Although HAL ASHBY directed a remarkable string of acclaimed classics throughout the 1970s—Harold and Maude, The Last Detail, Shampoo, Coming Home, Being There—he’s often overlooked amid the crowd of luminaries from his generation. AMY SCOTT’s exuberant portrait—drawn from rare archival materials, interviews, letters, and audio recordings—explores that oversight, revealing a passionate, obsessive artist. Having hitchhiked to LA, Ashby landed in the editing room, where a chance encounter with Norman Jewison brought his big break (and a lifelong friendship). Ashby’s subsequent films were guided by compassion and deep engagement with social justice, class, and race. Ashby was a Hollywood director who constantly clashed with Hollywood. His uncompromising nature pitted him against studio meddling, particularly in the 1980s, when a string of flops tarnished his legacy, but Scott conjures the special quality Ashby’s films possess—a blend of honesty, irreverence, humor, and humanity.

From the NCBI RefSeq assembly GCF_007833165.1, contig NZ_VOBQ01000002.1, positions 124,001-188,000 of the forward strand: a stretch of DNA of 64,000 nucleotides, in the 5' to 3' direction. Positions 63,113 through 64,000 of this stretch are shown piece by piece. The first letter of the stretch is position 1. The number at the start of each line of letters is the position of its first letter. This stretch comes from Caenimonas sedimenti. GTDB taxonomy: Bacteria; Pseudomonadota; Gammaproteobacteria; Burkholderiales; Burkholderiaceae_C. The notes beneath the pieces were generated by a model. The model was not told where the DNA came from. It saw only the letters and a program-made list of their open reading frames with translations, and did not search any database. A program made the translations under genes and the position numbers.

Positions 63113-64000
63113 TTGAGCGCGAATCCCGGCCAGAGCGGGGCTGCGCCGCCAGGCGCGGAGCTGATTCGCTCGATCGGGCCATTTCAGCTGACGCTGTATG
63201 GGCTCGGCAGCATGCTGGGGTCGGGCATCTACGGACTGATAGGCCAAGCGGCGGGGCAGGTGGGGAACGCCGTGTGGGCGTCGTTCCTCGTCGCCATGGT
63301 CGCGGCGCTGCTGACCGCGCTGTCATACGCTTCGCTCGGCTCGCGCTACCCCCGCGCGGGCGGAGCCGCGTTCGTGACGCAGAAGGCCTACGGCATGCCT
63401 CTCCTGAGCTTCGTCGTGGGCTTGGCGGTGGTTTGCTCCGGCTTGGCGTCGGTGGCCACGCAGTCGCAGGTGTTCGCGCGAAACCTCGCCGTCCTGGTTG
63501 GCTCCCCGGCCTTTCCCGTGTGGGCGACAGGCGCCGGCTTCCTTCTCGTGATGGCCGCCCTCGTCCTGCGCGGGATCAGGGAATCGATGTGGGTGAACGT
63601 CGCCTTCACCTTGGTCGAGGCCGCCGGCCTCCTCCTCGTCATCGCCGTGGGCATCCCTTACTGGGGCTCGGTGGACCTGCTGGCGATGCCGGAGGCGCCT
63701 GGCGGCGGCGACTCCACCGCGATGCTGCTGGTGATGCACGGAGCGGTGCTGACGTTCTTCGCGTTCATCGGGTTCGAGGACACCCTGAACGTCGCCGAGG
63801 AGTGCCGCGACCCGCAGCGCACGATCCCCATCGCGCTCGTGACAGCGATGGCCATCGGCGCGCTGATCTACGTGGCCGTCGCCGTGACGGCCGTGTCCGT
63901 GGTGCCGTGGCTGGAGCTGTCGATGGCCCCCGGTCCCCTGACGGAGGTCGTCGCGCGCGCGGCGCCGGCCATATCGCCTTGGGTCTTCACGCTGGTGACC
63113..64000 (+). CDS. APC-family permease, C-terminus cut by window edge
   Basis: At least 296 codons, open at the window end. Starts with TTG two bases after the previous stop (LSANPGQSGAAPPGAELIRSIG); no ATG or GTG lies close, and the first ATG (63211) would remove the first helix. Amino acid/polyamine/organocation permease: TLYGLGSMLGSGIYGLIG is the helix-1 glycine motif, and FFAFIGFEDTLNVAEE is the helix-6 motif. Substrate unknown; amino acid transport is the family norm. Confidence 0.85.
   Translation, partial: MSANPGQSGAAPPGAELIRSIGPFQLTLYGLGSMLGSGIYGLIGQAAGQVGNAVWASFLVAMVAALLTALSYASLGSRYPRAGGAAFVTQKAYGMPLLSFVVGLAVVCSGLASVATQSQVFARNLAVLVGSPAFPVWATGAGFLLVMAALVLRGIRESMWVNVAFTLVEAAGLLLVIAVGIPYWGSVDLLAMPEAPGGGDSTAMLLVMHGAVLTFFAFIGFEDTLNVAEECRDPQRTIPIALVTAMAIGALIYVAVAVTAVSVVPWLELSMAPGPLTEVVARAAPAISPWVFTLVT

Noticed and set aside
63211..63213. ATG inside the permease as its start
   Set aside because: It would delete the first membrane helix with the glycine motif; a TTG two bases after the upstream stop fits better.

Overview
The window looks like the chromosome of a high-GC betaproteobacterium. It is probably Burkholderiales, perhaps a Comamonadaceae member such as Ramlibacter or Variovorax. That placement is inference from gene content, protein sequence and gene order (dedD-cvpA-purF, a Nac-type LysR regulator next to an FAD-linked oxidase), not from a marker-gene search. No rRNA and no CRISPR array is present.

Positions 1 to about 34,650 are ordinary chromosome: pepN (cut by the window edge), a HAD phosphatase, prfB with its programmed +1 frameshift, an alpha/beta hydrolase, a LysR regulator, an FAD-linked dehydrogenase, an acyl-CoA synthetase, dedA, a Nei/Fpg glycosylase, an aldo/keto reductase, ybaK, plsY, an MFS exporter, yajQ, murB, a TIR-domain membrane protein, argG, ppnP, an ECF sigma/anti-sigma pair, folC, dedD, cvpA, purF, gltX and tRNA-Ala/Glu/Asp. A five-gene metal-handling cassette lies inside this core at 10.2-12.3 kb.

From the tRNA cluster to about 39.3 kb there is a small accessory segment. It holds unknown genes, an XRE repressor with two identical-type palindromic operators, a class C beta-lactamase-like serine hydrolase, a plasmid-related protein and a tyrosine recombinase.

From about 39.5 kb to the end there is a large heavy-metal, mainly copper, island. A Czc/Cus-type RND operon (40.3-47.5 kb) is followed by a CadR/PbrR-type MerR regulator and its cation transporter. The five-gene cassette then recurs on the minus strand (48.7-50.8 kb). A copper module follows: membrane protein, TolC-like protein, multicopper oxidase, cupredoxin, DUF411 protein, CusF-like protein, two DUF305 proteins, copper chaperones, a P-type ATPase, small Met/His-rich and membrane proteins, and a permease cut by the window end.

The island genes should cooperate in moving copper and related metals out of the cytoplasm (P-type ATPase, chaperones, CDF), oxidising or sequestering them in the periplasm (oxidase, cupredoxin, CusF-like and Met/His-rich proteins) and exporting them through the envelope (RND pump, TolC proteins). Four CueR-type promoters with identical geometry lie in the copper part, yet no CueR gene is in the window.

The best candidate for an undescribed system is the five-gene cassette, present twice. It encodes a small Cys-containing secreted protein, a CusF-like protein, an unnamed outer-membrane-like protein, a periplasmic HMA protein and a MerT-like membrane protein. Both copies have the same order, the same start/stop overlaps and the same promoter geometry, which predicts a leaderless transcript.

USA, 90 Minutes, Documentary, English, Not Rated

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